Testing to see if a command line option is set

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I am using the -finstrument-functions gcc compiler (Atmel Studio) option and I want to do two things

- issue a compile-time warning that the option is on

- optionally compile in the entry/exit probes

 

I tried:

#ifdef INSTRUMENT-FUNCTIONS

 

but that didn't work.  I assume there is a general correspondence between command line options like -finstrument-functions and testable symbols but I have not been able to find documentation on it.

 

BTW: This is to try to find an obscure bug in my (ATMega1284p) code.  The symptoms change when I add code to try to trap it.  It 'smells' like a return onto a corrupt stack (execution jumps to invalid locations) but my efforts so far have been in vain.

 

Thanks in advance for your help.

 

 

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I assume there is a general correspondence between command line options like -finstrument-functions and testable symbols but I have not been able to find documentation on it.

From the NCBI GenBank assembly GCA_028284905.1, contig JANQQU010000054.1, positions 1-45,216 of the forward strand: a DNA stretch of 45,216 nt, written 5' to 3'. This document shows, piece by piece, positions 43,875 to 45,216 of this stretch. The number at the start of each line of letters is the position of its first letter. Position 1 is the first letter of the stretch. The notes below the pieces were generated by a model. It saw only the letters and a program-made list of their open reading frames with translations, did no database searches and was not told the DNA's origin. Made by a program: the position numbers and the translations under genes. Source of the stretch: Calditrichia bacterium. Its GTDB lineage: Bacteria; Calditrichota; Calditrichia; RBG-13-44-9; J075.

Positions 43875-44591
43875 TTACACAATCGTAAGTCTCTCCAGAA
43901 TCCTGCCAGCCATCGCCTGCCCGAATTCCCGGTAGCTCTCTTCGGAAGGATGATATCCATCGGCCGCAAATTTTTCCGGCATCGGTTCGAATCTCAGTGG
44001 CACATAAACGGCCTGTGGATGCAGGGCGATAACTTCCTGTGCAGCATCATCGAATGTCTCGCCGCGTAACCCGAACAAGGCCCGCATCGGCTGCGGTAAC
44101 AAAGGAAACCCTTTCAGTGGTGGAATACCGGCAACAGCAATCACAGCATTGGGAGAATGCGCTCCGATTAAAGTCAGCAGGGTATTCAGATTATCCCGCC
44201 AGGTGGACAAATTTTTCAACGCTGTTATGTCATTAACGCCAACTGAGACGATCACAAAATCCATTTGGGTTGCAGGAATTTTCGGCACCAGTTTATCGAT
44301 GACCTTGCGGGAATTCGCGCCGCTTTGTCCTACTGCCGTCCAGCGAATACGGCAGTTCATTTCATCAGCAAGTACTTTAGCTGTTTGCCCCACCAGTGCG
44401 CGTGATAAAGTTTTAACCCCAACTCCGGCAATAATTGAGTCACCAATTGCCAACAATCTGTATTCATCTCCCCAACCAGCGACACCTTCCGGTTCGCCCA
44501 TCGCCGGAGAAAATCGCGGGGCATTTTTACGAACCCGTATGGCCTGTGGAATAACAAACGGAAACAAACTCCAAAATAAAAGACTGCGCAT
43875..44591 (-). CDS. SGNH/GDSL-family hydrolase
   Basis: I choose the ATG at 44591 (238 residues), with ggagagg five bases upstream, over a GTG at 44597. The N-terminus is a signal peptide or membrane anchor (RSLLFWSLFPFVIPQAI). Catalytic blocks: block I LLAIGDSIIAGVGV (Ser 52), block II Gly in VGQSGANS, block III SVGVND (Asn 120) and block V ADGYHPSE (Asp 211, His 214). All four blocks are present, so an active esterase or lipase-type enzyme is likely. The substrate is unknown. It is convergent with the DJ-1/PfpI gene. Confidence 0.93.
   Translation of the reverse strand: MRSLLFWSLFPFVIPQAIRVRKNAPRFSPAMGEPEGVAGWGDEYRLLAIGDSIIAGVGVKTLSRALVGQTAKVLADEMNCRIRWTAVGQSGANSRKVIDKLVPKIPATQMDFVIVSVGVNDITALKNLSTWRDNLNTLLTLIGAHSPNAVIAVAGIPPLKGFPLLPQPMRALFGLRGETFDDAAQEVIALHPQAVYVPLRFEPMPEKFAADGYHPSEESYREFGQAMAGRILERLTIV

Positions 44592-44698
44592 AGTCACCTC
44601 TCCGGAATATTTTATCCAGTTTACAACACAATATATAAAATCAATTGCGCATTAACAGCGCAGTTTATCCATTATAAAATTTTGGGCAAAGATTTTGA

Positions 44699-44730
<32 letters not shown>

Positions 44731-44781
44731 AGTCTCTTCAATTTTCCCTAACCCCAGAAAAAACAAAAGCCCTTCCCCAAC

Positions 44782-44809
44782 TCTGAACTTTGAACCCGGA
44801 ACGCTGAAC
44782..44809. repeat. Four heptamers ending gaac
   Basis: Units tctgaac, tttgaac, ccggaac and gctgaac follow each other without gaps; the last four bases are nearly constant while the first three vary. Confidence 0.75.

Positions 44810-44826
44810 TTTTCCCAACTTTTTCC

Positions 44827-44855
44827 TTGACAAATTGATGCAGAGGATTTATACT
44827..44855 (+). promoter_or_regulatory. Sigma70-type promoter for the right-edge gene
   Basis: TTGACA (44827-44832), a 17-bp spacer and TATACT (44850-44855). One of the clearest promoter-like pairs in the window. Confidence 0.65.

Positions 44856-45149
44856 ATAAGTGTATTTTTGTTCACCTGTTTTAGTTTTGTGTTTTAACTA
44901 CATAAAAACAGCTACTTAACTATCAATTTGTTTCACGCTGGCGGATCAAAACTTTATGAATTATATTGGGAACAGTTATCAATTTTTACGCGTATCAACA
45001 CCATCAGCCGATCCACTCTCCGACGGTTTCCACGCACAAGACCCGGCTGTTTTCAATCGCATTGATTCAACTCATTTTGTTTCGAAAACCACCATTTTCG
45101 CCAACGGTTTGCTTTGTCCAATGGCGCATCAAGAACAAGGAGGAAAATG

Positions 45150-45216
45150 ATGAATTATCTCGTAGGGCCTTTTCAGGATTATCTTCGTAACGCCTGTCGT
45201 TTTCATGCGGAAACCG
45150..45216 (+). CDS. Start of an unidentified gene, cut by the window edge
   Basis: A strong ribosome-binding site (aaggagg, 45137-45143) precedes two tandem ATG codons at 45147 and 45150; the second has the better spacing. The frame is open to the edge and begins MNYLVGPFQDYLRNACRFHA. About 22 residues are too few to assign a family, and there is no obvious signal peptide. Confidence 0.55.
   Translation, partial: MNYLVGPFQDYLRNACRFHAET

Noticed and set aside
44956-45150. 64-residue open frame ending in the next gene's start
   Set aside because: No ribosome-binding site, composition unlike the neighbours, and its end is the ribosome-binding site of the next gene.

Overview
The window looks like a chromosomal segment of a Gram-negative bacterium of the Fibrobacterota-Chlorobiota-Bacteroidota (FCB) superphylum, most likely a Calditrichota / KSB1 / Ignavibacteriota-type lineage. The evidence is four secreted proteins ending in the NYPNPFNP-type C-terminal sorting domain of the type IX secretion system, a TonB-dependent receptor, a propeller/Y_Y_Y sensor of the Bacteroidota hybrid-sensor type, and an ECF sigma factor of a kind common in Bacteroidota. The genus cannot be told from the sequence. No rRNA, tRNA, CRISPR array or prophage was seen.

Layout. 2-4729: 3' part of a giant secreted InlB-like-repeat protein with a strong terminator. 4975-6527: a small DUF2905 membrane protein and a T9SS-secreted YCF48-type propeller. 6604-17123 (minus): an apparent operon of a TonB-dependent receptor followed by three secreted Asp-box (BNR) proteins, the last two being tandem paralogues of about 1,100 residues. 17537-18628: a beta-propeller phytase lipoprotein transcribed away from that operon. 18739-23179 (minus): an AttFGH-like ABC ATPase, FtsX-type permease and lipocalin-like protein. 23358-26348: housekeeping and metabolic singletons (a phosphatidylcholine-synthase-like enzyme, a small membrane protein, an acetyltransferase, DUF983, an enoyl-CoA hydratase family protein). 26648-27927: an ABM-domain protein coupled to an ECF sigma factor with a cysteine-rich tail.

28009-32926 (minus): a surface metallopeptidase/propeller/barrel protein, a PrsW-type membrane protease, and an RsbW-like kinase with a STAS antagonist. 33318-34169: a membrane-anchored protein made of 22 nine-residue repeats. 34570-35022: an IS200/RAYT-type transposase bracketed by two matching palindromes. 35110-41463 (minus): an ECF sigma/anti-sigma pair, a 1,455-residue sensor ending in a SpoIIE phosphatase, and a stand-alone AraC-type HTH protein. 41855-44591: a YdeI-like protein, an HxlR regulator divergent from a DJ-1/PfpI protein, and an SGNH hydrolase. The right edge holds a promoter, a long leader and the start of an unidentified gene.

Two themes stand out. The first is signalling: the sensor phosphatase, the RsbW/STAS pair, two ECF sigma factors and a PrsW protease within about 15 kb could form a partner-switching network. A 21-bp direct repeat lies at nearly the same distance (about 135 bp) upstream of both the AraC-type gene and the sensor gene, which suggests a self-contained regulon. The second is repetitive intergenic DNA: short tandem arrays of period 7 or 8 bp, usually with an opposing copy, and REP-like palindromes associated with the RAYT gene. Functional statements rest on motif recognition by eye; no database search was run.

You know what happens when you assume ;-)

 

To my knowledge, there is no general mechanism which predefines macros corresponding to command-line options, whether implied or explicit.  You can invoke avr-gcc with -dM to see all defined macros:

$ avr-gcc -O1 -finstrument-functions -mmcu=atmega328p -dM -E - < /dev/null | sort | less

You will find no macro corresponding to -finstrument-functions.  You >>will<< find macros corresponding to >>some<< command-line options, such as -O1:

#define __OPTIMIZE__ 1

 

What else have to tried to track down your bug?  There are lots of techniques, the most powerful of which is likely to be in-circuit hardware debugging.  The ATMega1284p has JTAG.  Have you availed yourself of it?  Other options include stack painting, leaving bread crumbs in RAM or EEPROM, interrupt and function hooks, etc.

"Experience is what enables you to recognise a mistake the second time you make it."